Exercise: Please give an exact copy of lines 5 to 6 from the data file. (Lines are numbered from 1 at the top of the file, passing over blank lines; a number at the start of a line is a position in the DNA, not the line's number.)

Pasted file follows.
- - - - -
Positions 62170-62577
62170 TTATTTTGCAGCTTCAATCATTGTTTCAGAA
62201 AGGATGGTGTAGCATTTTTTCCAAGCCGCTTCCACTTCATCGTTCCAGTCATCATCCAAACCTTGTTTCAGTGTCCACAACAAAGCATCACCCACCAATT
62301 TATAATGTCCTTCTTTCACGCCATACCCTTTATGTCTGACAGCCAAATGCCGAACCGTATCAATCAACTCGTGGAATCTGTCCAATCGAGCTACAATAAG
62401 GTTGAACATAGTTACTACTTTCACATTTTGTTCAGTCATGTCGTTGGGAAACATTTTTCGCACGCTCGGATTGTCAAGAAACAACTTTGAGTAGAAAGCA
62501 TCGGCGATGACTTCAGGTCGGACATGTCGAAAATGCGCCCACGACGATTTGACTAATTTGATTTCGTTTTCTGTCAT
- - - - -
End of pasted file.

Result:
62401 GTTGAACATAGTTACTACTTTCACATTTTGTTCAGTCATGTCGTTGGGAAACATTTTTCGCACGCTCGGATTGTCAAGAAACAACTTTGAGTAGAAAGCA
62501 TCGGCGATGACTTCAGGTCGGACATGTCGAAAATGCGCCCACGACGATTTGACTAATTTGATTTCGTTTTCTGTCAT